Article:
Throughout September, we recognize and raise awareness on suicide prevention. Suicide, an often sitgmatized and taboo topic, is a common reality facing colleges and universities today. September provides an opportunity for campus leaders to raise awareness on suicide prevention, promote available on-campus resources, and review their short and long-term efforts to foster a culture of well-being and inclusion. Below we will highlight the important work a few national organizations are doing in September as well as share a few ideas for leaders to implement.
The National Alliance on Mental Illness (NAMI) uses this month as Suicide Prevention Awareness Month to spread hope and vital information to people affected by suicide. Its goal is ensuring that individuals, friends, and families have access to the resources they need to discuss suicide prevention and to seek help. Throughout the month of September, NAMI will highlight “Together for Mental Health,” which encourages people to bring their voices together to advocate for better mental health care, including a crisis response system. Suicide Prevention Awareness Month helps spread awareness, promotes open dialogue, and initiates change.
National Suicide Prevention Week, in the United States, begins on September 5 and ends on September 11, and is observed annually to educate, inform, and spread awareness to the general public about suicide prevention and the warning signs of suicide. This week aims to reduce the stigma surrounding suicide, and encourage support surrounding suicide prevention. Suicide prevention week is important because it spreads awareness, helps prevent suicide, reduces stigma surrounding mental health, and fosters compassion in people. This week is critical for people to reflect, educate themselves, raise awareness, and look out for others.
Since 1975, this week has been sponsored by The American Association of Suicidology and usually falls on the World Suicide Prevention Day, regionalized globally and annually on September 10. According to AAS’ website, Suicide ranks as the 10th leading cause of death in the US and it ranks as the 2nd leading cause of death for 15-24-year-olds. This is why this week is so important for colleges and universities to spread awareness, supply resources, have check-ins, and offer help.
World Suicide Prevention Day has been observed on September 10th since 2003, initiated by the International Association for Suicide Prevention (IASP) and endorsed by the World Health Organization (WHO). Listed on IASP’s website, the new theme for World Suicide Prevention Day 2021-2023 is: “Creating Hope Through Action”. People can participate by reaching out to loved ones, discussing mental health, and searching for helpful resources, which can be found on any of the websites tagged.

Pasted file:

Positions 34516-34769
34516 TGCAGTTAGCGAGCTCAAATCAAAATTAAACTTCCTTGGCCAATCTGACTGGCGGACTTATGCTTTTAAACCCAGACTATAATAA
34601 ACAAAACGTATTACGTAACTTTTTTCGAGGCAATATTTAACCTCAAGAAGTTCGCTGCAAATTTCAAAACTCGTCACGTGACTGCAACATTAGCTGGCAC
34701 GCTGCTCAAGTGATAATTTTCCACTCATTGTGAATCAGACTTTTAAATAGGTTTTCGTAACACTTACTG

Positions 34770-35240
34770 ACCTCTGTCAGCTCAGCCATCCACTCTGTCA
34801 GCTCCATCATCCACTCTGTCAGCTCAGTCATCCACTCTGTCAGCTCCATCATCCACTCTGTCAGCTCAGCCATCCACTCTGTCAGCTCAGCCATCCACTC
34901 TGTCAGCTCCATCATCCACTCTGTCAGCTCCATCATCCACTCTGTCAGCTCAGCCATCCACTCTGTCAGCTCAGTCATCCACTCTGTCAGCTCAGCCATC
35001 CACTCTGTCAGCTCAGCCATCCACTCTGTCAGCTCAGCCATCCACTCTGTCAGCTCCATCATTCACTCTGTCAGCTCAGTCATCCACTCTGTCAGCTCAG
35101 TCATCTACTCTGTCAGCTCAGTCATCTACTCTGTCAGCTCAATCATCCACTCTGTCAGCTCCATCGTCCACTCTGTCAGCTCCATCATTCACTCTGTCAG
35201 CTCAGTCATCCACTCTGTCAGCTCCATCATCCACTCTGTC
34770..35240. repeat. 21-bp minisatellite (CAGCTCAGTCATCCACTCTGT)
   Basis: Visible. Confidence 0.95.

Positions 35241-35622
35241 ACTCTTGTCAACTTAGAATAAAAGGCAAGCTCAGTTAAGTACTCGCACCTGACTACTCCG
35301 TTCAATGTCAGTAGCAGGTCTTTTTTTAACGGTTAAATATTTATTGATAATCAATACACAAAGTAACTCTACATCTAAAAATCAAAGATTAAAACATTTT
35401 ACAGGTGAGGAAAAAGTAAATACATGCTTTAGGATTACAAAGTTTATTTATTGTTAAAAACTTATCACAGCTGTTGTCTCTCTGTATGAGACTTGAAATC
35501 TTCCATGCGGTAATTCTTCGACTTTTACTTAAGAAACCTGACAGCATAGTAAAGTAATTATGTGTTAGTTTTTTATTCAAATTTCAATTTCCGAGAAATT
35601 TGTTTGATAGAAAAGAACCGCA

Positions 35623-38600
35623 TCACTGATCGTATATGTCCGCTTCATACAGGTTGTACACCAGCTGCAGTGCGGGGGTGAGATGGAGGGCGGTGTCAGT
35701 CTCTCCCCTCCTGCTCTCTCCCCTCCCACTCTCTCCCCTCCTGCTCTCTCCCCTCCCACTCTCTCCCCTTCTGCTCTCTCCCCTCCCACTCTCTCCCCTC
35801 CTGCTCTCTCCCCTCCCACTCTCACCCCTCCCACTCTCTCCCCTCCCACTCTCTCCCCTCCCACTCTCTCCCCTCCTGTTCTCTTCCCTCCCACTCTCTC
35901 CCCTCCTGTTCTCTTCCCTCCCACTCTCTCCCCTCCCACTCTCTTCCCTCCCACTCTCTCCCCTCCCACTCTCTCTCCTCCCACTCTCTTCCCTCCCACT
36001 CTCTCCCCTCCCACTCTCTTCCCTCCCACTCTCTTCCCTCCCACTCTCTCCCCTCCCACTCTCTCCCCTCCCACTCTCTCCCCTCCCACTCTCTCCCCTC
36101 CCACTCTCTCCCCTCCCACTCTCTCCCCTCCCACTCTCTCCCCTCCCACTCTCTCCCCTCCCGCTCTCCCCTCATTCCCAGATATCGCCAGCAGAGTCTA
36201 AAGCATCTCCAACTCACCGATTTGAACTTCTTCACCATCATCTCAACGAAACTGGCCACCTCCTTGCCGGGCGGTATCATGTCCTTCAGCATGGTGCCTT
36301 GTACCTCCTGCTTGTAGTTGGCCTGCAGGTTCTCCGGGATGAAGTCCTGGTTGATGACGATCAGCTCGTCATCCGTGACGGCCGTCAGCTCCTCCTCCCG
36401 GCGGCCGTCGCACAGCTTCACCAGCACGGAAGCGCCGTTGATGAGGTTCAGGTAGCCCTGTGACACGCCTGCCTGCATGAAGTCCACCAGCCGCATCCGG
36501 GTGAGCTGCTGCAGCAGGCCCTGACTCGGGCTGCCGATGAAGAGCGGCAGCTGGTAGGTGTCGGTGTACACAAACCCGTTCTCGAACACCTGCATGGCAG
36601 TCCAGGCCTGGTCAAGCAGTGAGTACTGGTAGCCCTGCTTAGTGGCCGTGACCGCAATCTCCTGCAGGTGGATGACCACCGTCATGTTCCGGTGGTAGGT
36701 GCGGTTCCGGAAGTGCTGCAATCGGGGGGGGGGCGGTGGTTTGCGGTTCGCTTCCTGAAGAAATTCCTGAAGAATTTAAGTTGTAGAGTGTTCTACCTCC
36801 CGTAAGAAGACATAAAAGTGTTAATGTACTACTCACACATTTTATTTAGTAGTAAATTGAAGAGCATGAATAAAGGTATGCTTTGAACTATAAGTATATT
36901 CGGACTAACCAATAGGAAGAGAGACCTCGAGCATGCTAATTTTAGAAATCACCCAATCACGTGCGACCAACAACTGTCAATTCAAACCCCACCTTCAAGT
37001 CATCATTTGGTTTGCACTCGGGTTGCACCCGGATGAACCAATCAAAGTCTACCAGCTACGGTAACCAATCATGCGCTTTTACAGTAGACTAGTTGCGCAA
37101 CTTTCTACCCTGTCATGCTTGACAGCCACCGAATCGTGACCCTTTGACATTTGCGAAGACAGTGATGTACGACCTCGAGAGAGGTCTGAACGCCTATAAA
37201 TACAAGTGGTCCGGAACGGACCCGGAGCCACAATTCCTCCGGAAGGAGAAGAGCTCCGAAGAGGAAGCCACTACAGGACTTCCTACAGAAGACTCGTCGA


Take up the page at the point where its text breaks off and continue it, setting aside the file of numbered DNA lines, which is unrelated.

IASP Additional Resources:
Here are some powerful examples of how colleges and universities can foster a culture of well-being and inclusion on campus:
Although September provides an opportunity to focus efforts around suicide prevention, it’s critical leaders develop a comprehensive strategic plan to help educate faculty, staff, and students on well-being as well as effectively promote available resources for those seeking help.
If you're interested in learning more about Mental Health, make sure to check out our comprehensive Mental Wellness Guide, which examines some of the most prevalent mental illnesses on campuses, discusses risk factors, shares statistics on mental health in higher education, and shares strategies on how one can create a positive environment.
For additional mental health resources, check out our other blogs below:
If you or someone you know are suffering from a mental illness crisis, please seek help immediately. Please call 1-800-662-HELP (4357) or 911.
Vector Solutions offers a variety of employee and student mental health-related courses that help institutions raise awareness, identify risk factors and warning signs, and provide strategies to users on how to create positive environments.
Through peer presenters, student testimonials, and scenarios, students, faculty, and staff will learn the following from our courses: facts and the scope of mental health, warning signs and risk factors, ways to respond to mental health emergencies and/or suspicions, and methods to help create a positive environment.